Unless you have been living under a rock for the past year you will have seen the rise of ransomware attacks worldwide. There are lots of great online resources that cover ransomware in great detail so we will not repeat that here. Instead, we are going to look at three questions that we are often asked when discussing ransomware.

  1. “What are the current delivery methods for Ransomware that you are seeing?”
  2. “How should we respond to an incident?”
  3. “What should I do to mitigate?”

This article will look at each question in turn.

Ransomware Delivery Methods

We have seen a split between the different delivery methods used by various ransomware gangs, and the methods used differ due to the technical skill set of the attackers and also when targeting end users or corporate systems directly.

Targeting end users 

The main methods employed to get the ransomware on to the target system still fall within the following two categories:

  • Email based attachments – often using fake invoices with embedded malicious macros.
  • Malicious Websites – where exploit kits are used to deliver the malicious payload. This can be through accidentally visiting a site while browsing the Internet or via clicking on a link within a malicious email.

Targeting Corporate Systems

  • Internet Exposed Remote Management – where remote management systems are compromised (often through weak passwords) and the ransomware is directly delivered on to corporate servers.

In terms of remote management compromise, the attacks appear to use the following approach:

  1. Identify remotely exposed RDP with weak credentials.
  2. Create further administrative level accounts on the server to maintain access.
  3. Maintain access for a period of time (in one case, we dealt with, access was maintained for at least four weeks).
  4. Drop ransomware.

It would appear that stages 1-3 is most likely a separate party to those dropping the ransomware. From what we have seen, it is likely that access to the compromised server is being sold once the entity responsible for the initial breach has gained everything they want from the server. My assumption is that the entity selling access, could easily be selling access to a number of malicious parties and if one happens to be focused on ransomware, then that is the impact on the end client.

When dropping the ransomware, more capable gangs are mapping a drive and running the malicious code remotely, while those at the lower end are most likely purchasing ransomware kits and often drop the executable directly on to the box.

Responding to a Ransomware Attack

A key action at an early stage of any incident is to stop the ransomware from continuing to encrypt files and causing further damage. As attacks can be focused towards end users as well as directly against corporate environments, steps should be taken to identify the type of attack. Identification of the type of attack is fundamental to understanding right approach for remediation to allow for the most effective infected asset identification and its removal from the network.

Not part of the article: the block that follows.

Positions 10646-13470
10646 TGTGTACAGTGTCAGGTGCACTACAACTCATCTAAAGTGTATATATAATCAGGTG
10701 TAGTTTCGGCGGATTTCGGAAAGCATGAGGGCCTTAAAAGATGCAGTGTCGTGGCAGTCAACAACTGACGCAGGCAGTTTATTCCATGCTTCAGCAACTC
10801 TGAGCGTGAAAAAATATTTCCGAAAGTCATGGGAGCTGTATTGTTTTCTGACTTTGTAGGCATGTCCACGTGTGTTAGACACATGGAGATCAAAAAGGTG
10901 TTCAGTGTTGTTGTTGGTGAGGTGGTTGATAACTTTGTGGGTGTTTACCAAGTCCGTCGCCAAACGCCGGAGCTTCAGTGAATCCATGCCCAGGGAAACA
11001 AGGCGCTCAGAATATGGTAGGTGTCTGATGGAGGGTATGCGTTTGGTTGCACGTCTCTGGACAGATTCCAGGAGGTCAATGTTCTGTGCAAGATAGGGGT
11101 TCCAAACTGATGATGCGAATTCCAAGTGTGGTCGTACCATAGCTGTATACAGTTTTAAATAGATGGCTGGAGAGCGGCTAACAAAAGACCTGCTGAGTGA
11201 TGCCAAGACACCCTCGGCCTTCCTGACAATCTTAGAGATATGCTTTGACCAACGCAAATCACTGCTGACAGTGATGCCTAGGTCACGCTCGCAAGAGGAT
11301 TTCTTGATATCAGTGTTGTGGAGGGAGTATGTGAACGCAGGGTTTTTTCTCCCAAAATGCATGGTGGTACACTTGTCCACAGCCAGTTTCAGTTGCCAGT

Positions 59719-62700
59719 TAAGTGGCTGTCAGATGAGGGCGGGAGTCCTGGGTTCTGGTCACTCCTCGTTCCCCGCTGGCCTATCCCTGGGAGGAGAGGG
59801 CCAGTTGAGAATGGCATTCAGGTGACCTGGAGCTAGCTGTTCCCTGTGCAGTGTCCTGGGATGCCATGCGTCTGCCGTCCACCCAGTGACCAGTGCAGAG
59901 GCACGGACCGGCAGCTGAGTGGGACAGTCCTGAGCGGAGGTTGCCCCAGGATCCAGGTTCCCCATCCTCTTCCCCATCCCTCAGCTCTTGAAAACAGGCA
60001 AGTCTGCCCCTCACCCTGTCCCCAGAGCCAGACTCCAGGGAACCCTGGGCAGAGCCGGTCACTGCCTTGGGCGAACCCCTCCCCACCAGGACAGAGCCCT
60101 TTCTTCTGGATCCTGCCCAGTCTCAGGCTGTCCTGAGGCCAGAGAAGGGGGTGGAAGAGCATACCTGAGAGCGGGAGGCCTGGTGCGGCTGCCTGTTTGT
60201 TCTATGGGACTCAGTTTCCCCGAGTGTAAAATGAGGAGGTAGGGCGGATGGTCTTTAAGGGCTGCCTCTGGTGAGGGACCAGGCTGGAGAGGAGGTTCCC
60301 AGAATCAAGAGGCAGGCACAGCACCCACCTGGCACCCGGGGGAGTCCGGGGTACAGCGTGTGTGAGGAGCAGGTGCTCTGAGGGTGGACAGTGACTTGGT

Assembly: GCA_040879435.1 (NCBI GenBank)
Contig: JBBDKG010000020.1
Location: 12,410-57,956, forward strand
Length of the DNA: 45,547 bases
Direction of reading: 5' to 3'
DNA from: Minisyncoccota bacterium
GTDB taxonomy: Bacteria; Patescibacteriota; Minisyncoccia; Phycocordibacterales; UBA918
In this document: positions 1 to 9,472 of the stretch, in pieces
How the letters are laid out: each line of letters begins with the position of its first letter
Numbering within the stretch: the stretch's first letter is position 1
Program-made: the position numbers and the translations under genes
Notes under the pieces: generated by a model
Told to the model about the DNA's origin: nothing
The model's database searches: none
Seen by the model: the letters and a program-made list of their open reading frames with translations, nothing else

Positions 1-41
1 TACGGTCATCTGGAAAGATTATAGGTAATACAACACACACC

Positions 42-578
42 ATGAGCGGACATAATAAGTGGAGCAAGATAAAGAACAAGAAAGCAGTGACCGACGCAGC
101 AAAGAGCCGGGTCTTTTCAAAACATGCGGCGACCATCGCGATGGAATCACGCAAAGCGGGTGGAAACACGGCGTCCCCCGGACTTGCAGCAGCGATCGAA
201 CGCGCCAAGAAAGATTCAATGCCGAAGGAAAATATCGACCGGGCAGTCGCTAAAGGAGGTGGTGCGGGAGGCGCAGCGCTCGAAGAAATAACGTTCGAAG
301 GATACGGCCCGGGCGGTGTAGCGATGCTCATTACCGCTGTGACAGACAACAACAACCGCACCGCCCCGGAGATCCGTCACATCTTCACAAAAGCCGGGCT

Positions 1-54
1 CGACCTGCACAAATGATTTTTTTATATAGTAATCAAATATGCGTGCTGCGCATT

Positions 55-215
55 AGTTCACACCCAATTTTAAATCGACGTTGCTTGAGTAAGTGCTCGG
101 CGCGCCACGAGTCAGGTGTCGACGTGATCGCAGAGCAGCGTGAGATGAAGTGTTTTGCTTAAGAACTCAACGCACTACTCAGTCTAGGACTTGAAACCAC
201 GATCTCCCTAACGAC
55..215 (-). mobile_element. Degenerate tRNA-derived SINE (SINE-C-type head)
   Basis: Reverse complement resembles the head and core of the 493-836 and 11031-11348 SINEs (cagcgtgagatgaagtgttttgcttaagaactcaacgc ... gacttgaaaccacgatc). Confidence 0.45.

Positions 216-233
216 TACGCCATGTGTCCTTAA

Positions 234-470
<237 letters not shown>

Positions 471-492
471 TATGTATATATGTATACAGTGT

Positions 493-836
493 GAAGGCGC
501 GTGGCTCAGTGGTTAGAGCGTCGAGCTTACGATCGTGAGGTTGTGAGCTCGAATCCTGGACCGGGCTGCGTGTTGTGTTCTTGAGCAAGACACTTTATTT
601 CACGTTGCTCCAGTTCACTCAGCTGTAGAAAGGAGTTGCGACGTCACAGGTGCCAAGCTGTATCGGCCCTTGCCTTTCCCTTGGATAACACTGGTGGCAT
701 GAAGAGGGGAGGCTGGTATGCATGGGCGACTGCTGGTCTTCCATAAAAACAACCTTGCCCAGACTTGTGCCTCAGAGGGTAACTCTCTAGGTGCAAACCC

The following high-level approach is suitable for most ransomware attacks, while being agile enough to enable the incident analysts to address the ever changing nature of ransomware families.

  • Identify patient zero and isolate from the network.
  • Analysis of the ransomware family to identify clean up activity required and if files can be recovered directly.
  • Identify route of compromise (email / web browsing / remote access).
  • Block access to malicious sites / remote access solutions / remove infected emails to prevent further re-infection and or command and control.
  • Identify the technology flaw exploited to gain initial compromise and remediate wider environment to protect from repeat infection.
  • Identify key documents encrypted and conduct Internet search to confirm no external exfiltration of data.

Ransomware Mitigation

Again there are many online guides and resources that outline how to mitigate ransomware1. However, this is in essence an arms race between the ransomware gangs and the current defences that can be deployed. As such, it is likely that new approaches that do not have current mitigation will be identified and exploited by the gangs. Therefore, incident planning and response should also play a significant part in your preparation.

Beyond maintaining effective backups that are protected from ransomware attacks and can be successfully restored in a timely manner, a number of further key mitigating activity can be deployed to reduce the likelihood of a successful attack:

  • Reduce technology surface – remove any unnecessary software, technology stacks such as java, flash etc from the enterprise.
  • Hardening of web browser – protect end users from opportunistic attack via malicious web sites by applying additional security controls within the browser.
  • Patching – keep technology up to date, especially java, adobe, browsers and main operating systems.
  • User awareness- work with your staff to raise awareness of phishing style emails, malicious documents and what actions to take if an infection occurs.

  1. https://www.nomoreransom.org/prevention-advice.html


Inaugural Scottish Cyber Awards 2016

7 Elements had a very successful evening at the inaugural Scottish Cyber Awards 2016. Our CEO David Stubley was shortlisted for the Cyber Evangelist of the year, along with Stu Hirst (Head of Security for Skyscanner) and Prof Bill Buchanan of Napier Uni and The Cyber Academy.